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Discussion Starter · #1 · (Edited by Moderator)
Picked up a gravel bike and just getting things set up. My rear tire is losing air, albeit fairly slowly. I do not see any sealant goo coming out. Should I ride it and hope the sealant kicks in, add more sealant, other?

Tire Bicycle Wheel Bicycles--Equipment and supplies Bicycle wheel rim
 

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To determine where it air is leaking, mount on the bike and spin while spraying with windshield cleaner, you will see bubbles pretty quick. I would do that first to determine if your valve is leaking, if the valve is leaking, tighten it more. I dilute my window spray 50% with water.

Did you tape the spoke valley?
Did you add sealant? After you add sealant, pump the tires to 65psi +/-. Bounce them on the ground 20 times as rotating, then spin them 20 times cross axis (rotate 20 degrees after each cross rotation spin) in your hands to get the sealant up on the spoke valley. Let rest for 1 hour, do that about 4 times a day for a couple of days. ...or if they still lose air, add more sealant and start the process again.

It's easier to pay the pro's to do it.
 

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Discussion Starter · #3 ·
I bike came set up tubeless. Not sure what the assember did. The set-up checklist says "sealant installed". I will try the bubble method
 

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Yup, find the source of the leak first.

How slow is 'fairly slowly?
Some tubeless tires inherently leak. Which will seal up after some rides with sealant.
But if it's the tape or valve core you want to get that straightened out. Those may seal up from sealant too but I'd want them fixed.

You can also submerge the wheel in a bucket (or tub) of water. Even the smallest of leaks will stream air bubbles and tell you where it's leaking.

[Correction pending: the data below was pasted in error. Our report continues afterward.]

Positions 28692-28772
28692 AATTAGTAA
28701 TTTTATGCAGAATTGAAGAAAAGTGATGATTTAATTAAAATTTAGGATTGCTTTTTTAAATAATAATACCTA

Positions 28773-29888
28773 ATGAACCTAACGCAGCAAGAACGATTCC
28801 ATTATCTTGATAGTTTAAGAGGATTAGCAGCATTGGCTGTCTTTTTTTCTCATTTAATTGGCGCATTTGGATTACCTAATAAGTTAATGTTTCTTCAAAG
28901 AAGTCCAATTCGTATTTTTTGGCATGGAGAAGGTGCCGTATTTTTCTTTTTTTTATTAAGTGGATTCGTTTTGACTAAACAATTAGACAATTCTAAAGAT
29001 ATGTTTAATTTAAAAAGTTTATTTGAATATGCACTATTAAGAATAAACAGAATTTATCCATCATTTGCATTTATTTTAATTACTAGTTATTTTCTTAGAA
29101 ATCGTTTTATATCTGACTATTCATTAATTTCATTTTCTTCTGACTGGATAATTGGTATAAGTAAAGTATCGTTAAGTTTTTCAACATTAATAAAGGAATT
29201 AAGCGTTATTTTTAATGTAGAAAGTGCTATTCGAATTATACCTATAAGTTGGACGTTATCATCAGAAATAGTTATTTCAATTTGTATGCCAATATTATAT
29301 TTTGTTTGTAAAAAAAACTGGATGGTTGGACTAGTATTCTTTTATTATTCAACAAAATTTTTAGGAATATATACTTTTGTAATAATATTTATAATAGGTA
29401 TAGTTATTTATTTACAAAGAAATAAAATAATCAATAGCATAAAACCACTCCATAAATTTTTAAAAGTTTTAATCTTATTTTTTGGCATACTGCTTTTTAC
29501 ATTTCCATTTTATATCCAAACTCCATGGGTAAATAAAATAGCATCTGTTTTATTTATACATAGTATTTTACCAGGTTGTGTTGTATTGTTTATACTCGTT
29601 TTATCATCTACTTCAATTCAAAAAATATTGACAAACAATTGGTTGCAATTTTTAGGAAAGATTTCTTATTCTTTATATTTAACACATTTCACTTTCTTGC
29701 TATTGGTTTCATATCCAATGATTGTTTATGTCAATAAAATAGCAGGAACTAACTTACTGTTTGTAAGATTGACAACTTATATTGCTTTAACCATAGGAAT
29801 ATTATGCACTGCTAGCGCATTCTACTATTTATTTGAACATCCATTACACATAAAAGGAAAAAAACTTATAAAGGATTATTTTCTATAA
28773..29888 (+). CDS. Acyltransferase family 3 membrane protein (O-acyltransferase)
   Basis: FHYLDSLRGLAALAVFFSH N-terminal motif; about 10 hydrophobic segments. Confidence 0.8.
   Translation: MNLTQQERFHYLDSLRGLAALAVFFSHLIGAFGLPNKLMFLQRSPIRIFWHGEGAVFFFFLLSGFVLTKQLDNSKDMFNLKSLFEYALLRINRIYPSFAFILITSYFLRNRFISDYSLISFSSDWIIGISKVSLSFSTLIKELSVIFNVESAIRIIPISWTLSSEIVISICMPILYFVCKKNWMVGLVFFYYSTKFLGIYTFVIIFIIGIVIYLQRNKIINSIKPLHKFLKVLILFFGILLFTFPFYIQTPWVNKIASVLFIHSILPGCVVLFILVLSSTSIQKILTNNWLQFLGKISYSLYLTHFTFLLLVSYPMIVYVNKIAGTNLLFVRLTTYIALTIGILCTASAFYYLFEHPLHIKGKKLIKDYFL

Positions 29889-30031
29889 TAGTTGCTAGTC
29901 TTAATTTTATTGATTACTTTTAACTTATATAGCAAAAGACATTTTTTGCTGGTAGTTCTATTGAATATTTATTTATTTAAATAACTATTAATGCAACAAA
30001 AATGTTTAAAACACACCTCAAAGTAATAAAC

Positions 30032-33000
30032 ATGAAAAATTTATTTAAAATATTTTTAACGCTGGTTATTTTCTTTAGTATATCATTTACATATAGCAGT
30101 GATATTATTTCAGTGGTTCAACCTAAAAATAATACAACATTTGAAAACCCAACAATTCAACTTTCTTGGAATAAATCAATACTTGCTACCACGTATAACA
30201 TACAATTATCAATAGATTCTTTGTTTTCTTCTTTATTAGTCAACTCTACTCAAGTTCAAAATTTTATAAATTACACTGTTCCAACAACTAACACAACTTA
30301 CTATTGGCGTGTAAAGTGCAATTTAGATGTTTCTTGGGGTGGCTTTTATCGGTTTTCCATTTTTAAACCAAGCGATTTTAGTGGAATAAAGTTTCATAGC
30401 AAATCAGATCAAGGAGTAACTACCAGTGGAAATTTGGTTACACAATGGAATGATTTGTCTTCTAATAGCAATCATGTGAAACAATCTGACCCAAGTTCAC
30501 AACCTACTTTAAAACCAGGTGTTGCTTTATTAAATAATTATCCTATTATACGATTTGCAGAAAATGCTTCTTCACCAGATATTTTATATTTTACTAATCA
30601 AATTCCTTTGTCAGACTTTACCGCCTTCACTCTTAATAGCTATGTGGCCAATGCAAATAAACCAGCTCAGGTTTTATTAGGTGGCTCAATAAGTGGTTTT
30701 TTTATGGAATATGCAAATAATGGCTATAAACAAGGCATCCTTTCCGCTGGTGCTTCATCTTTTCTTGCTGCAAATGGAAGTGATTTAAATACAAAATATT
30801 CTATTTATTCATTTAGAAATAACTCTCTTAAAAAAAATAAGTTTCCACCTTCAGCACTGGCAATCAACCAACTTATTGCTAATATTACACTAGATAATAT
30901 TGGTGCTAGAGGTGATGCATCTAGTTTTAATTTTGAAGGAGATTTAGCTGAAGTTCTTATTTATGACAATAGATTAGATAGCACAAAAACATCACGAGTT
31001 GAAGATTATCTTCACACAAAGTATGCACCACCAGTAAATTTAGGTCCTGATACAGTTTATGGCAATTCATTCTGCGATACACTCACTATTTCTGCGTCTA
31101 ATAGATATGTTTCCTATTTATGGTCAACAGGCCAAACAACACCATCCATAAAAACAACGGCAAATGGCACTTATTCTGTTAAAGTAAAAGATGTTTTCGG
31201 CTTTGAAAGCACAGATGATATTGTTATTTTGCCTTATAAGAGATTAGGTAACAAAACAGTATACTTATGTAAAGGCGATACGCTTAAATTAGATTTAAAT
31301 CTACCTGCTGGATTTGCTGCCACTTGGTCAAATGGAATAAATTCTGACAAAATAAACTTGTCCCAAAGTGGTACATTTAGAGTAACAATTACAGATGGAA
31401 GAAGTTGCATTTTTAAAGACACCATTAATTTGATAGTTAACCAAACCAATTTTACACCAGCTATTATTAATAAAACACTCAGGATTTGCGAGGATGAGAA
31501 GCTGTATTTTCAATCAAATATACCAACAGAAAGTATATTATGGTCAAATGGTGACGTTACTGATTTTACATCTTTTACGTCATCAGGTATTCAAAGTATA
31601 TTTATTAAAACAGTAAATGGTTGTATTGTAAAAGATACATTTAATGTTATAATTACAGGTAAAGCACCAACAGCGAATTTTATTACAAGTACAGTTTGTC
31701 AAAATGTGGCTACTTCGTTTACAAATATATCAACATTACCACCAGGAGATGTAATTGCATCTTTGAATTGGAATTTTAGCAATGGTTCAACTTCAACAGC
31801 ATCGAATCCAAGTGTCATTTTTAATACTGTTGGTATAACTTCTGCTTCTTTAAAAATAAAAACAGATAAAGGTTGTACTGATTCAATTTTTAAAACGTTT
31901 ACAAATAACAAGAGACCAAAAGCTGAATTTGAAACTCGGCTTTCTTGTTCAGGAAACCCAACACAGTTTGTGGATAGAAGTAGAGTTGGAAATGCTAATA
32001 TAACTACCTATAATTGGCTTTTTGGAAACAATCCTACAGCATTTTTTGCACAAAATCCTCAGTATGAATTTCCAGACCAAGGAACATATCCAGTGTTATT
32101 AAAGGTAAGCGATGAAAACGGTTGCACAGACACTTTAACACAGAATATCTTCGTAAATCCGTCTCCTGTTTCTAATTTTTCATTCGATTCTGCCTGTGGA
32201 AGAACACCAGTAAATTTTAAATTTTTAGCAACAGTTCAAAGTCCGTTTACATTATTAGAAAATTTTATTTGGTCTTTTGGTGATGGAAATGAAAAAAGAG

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Discussion Starter · #6 ·
Yup, find the source of the leak first.

How slow is 'fairly slowly?
Some tubeless tires inherently leak. Which will seal up after some rides with sealant.
But if it's the tape or valve core you want to get that straightened out. Those may seal up from sealant too but I'd want them fixed.

You can also submerge the wheel in a bucket (or tub) of water. Even the smallest of leaks will stream air bubbles and tell you where it's leaking.
I pumped it up to 60 psi this am. Its about 10psi now. I will try the water method
 

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I pumped it up to 60 psi this am. Its about 10psi now. I will try the water method
That's the best method. I found pinhole leaks through the sidewalls on some of my tires. Orienting the tire so the sealant puddle is over the leak soon sealed it. It could also be the rim tape. Leakage at the spoke nipples or even the valve stem indicate rim tape problems. I've even had valve cores leak requiring replacement or cleaning of the valve core.
 

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Discussion Starter · #8 ·
That's the best method. I found pinhole leaks through the sidewalls on some of my tires. Orienting the tire so the sealant puddle is over the leak soon sealed it. It could also be the rim tape. Leakage at the spoke nipples or even the valve stem indicate rim tape problems. I've even had valve cores leak requiring replacement or cleaning of the valve core.
Just tried the water plan. Went slowly around the tire twice including the valve. Saw no bubbles. Stumped. Maybe the sealant finally kicked in??
 

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Just tried the water plan. Went slowly around the tire twice including the valve. Saw no bubbles. Stumped. Maybe the sealant finally kicked in??
I have the same issue and did the same thing about 12 hours ago today, with the same result, i.e., no trace of the leak. But the tire this evening is more squishy that it was this morning.

I put on a different wheel-set for a ride this evening. It seems to have no trouble holding air, but I noticed a bubble of sealant on the sidewall. Yet the tire felt fine before, during and after the ride. (The seepage stopped almost immediately, but WTF?).

Maybe I should try inner tubes.
 

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Discussion Starter · #14 ·
I have the same issue and did the same thing about 12 hours ago today, with the same result, i.e., no trace of the leak. But the tire this evening is more squishy that it was this morning.

I put on a different wheel-set for a ride this evening. It seems to have no trouble holding air, but I noticed a bubble of sealant on the sidewall. Yet the tire felt fine before, during and after the ride. (The seepage stopped almost immediately, but WTF?).

Maybe I should try inner tubes.
I did not expect tubeless to be such a PITA. After this experience I cannot see going tubeless for a road bike
 

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I did not expect tubeless to be such a PITA. After this experience I cannot see going tubeless for a road bike